Freddie Freeman’s agent accuses Braves of fostering ‘false’ narrative

PHILADELPHIA — Casey Close of Excel Sports Management, who represented Freddie Freeman in negotiations with the Braves, released a statement Thursday in which he said the Braves “have fostered a narrative about the negotiations which, stated plainly, is false.”

“Part of that false narrative is the suggestion that I did not communicate a contract offer to the Freemans,” Close said in a statement that was emailed to The Atlanta Journal-Constitution. “To be clear, we communicated every offer that was made, as well as every communication Excel had with the Braves organization throughout the entire process.

“I have a 30-year reputation in this business for integrity and honesty, and I have always operated with the utmost character. At Excel, we are privileged to represent many exemplary athletes, some of whom have chosen to spend their entire careers with one franchise. We always put the player’s goals and best interests first and will always continue to do so.”

Reached in a text message, Braves president of baseball operations Alex Anthopoulos declined to comment.

“We always put the player's goals and best interests first and will always continue to do so."

- Casey Close of Excel Sports Management, who represented Freddie Freeman in negotiations with the Braves

Doug Gottlieb, who hosts a show for Fox Sports Radio, reported Wednesday that Close never told Freeman about the Braves’ final offer. In a statement released hours after the tweet, Close refuted the report.

The Braves, however, never have appeared to start – or continue – the narrative that Close didn’t communicate an offer to Freeman. That information first appeared in Gottlieb’s tweet.

On Tuesday, ESPN reported Freeman fired Close and Excel. That same day, Freeman released a statement to that said his representation situation was “fluid.” As of then, he still was listed as being represented by Victor Menocal of Excel in the Major League Baseball Players Association’s system.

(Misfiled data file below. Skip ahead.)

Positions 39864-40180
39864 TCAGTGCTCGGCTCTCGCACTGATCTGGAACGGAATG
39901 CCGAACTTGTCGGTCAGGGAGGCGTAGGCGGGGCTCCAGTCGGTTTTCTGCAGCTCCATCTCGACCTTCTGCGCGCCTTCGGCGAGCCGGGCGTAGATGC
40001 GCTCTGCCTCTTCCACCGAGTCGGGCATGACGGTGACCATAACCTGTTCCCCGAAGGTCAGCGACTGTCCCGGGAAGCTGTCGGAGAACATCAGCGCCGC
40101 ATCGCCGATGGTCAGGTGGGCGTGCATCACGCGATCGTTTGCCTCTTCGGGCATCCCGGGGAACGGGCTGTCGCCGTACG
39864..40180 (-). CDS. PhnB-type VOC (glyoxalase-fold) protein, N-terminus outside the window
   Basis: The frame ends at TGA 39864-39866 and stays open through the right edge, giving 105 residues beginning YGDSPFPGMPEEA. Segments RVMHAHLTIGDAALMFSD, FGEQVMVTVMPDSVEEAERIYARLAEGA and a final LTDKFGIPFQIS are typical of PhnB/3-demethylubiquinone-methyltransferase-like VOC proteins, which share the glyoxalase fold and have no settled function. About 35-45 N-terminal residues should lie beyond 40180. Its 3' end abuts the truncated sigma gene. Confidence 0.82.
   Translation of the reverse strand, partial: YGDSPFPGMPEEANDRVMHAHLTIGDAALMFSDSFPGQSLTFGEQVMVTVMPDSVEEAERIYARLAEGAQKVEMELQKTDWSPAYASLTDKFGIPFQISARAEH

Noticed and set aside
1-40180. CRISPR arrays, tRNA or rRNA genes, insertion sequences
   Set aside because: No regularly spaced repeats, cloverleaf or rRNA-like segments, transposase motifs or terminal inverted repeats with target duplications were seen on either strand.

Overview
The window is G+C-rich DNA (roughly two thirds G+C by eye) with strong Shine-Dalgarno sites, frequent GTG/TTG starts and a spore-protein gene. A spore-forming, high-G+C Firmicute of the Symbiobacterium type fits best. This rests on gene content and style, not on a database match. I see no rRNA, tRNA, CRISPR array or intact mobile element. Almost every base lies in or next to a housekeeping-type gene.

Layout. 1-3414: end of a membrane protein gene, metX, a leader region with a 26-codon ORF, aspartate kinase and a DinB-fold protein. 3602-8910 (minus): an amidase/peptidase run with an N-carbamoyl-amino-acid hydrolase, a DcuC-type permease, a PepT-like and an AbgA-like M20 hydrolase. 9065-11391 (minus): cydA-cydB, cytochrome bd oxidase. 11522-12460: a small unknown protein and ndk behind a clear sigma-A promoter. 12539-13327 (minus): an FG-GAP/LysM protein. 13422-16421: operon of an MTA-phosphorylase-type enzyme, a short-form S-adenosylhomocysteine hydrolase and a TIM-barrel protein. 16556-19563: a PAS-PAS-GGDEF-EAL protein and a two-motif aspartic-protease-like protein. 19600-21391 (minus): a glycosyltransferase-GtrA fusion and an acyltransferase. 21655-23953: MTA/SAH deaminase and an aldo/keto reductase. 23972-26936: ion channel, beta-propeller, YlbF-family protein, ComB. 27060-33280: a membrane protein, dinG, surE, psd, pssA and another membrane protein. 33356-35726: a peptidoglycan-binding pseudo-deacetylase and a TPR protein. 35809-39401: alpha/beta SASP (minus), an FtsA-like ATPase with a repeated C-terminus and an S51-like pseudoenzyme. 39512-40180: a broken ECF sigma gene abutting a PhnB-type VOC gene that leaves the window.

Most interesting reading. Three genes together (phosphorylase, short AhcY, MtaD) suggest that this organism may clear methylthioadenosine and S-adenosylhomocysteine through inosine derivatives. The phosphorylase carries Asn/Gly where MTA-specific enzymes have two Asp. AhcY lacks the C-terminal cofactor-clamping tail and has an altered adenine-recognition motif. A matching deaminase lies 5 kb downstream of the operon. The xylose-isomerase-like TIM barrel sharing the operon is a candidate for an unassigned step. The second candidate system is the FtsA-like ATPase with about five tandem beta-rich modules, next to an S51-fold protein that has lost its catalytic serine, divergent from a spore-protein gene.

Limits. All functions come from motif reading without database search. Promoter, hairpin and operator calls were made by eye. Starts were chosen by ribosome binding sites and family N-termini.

According to a person with knowledge of the situation, the negotiations between Freeman and the Braves reached a head March 12, when Close went to Anthopoulos with an ultimatum. He told the Braves that there were two different contracts the club could choose to offer Freeman. The Braves, the agency said, had one hour to decide which one they would offer.

Those two proposals: five years for $165 million or six years for $175 million. Excel told the Braves that it wanted to resolve Freeman’s free agency by the end of that day.

The Braves declined to offer Freeman either of those two structures. The sides, a person with knowledge of the situation said, agreed to go their separate ways.

Two days later, the Braves traded for Matt Olson. Freeman eventually signed a six-year, $162 million deal with the Dodgers. But that deal actually is valued at less money due to deferrals.

When the lockout ended, the Braves were waiting on Freeman before they began rounding out the rest of their roster as their club was set to report to spring training. They had offered him a five-year, $135 million deal in August. They upped it to five years and $140 million in March, according to multiple people with knowledge of the situation.

During Freeman’s introductory news conference, he said he was “blindsided” by the Braves trading for Olson. However, Excel and the Braves had agreed to move on after the team decided not to take either contract proposal.

Excel represents Braves shortstop Dansby Swanson. Swanson on Tuesday told the AJC that he will never leave Excel. He is a free agent at season’s end.